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8th May, 2017
CDC updates guidance on interpretation of Zika testing results for pregnant women

The Centers for Disease Control and Prevention (CDC) has updated guidance for healthcare professionals to interpret Zika test results for women who live in, or frequently travel (daily or weekly) to areas with a CDC Zika travel notice.
Emerging data suggests that Zika virus IgM can persist beyond 12 weeks after infection in some individuals making it difficult to determine the timing of infection, especially in testing of asymptomatic people. It may not be easy to determine whether women were infected before or after they became pregnant.
Hence, the CDC has recommended the following guidance for healthcare professionals evaluating women without symptoms who had potential Zika exposure-particularly women who live in or frequently travel (daily or weekly) to areas with CDC Zika travel notices.
  • Screen pregnant women for risk of Zika exposure and symptoms of Zika. Test pregnant women promptly, using nucleic acid testing (NAT), if they develop symptoms at any point during pregnancy or if their sexual partner tests positive for Zika virus infection
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Press Release
Inform, educate, and make people aware of Thalassemia this year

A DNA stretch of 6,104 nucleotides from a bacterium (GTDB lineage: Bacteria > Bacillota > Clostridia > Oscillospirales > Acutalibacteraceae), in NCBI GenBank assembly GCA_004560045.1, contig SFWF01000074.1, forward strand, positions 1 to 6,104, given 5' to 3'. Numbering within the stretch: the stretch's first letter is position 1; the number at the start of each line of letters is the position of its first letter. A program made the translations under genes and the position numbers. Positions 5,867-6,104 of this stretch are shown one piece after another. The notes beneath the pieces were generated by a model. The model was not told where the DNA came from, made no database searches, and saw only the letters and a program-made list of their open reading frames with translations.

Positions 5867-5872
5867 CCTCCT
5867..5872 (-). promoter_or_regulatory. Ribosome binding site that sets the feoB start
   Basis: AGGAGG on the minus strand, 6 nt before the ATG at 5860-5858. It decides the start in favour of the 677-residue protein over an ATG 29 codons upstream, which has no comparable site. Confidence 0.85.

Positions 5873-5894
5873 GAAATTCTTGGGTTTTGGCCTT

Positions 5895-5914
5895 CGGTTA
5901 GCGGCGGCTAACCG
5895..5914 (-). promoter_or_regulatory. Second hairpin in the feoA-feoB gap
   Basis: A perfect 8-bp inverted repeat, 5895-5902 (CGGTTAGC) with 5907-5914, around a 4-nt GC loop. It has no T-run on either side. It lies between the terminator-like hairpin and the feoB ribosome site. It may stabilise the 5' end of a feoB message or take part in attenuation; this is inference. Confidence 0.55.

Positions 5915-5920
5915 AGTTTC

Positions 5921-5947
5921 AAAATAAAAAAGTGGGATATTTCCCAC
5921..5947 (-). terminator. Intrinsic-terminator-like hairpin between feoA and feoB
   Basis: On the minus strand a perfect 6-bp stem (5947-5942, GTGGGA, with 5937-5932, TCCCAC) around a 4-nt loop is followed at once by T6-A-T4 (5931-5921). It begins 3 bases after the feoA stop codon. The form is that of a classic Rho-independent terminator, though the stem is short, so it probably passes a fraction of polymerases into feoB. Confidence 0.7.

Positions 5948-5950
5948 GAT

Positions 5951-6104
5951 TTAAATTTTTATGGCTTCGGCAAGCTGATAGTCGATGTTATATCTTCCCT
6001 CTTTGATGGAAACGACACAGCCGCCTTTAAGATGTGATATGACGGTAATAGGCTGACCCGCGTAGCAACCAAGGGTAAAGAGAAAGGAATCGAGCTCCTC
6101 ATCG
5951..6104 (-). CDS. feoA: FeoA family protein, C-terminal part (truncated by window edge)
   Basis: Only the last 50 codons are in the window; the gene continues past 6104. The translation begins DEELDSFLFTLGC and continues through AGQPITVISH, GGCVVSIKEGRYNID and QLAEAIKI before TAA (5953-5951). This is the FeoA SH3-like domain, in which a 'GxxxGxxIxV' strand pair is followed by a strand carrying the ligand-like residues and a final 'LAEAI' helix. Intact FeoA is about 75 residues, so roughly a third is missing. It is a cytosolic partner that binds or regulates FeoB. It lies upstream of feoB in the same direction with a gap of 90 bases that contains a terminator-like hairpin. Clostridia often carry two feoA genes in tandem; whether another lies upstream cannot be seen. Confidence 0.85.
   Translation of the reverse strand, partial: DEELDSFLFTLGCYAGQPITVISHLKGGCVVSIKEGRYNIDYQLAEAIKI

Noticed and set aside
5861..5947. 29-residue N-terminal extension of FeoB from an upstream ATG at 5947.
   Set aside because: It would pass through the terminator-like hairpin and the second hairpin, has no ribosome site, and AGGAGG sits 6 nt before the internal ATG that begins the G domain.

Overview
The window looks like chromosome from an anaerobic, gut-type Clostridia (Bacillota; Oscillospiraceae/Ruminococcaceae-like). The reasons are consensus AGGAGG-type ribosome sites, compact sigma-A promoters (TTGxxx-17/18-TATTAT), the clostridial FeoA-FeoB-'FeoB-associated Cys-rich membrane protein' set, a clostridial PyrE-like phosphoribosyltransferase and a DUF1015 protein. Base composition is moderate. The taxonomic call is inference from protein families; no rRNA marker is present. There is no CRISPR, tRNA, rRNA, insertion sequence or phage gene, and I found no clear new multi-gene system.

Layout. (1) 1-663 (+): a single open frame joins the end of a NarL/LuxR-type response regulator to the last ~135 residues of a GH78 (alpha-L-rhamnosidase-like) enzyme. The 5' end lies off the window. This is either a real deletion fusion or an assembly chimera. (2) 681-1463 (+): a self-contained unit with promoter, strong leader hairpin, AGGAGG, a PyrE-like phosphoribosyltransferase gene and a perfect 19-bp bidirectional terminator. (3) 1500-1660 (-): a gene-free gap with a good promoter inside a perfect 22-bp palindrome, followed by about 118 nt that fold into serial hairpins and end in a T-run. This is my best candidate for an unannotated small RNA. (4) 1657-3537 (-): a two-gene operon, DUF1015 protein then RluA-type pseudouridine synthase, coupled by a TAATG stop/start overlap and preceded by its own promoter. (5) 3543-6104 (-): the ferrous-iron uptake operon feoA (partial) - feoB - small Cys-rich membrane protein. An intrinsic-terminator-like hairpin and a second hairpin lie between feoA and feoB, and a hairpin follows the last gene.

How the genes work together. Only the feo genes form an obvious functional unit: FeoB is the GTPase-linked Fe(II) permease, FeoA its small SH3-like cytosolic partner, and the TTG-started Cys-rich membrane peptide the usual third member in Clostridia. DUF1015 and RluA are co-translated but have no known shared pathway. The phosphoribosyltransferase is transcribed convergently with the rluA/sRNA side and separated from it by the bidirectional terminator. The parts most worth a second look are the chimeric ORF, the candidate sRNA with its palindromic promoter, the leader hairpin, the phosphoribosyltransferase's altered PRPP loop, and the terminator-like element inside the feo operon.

1 in every 25 Indians is a carrier of Thalassemia

New Delhi, May 07 2017: With a prevalence of 288,000 with 60,000 live births each year, Thalassemia is the world's largest rare disease community. Due to its heavy prevalence in the Mediterranean region (Italy, Greece), it is also called Mediterranean anemia. Statistics indicate that approximately 15 million people suffer from thalassemic disorders worldwide. Apart from this, there are about 240 million carriers of beta-thalassemia worldwide, which is 1.5% of the world population. One in every 25 Indians is a carrier of thalassemia.
A genetic blood disorder where the bone marrow fails to produce the required red blood cells for the body to thrive, Thalassemia requires lifelong blood transfusions and other therapies. Thalassemia minor people are carriers and can lead normal lives without any clinical interventions. Every year, 8th of May is marked as the World Thalassemia Day.
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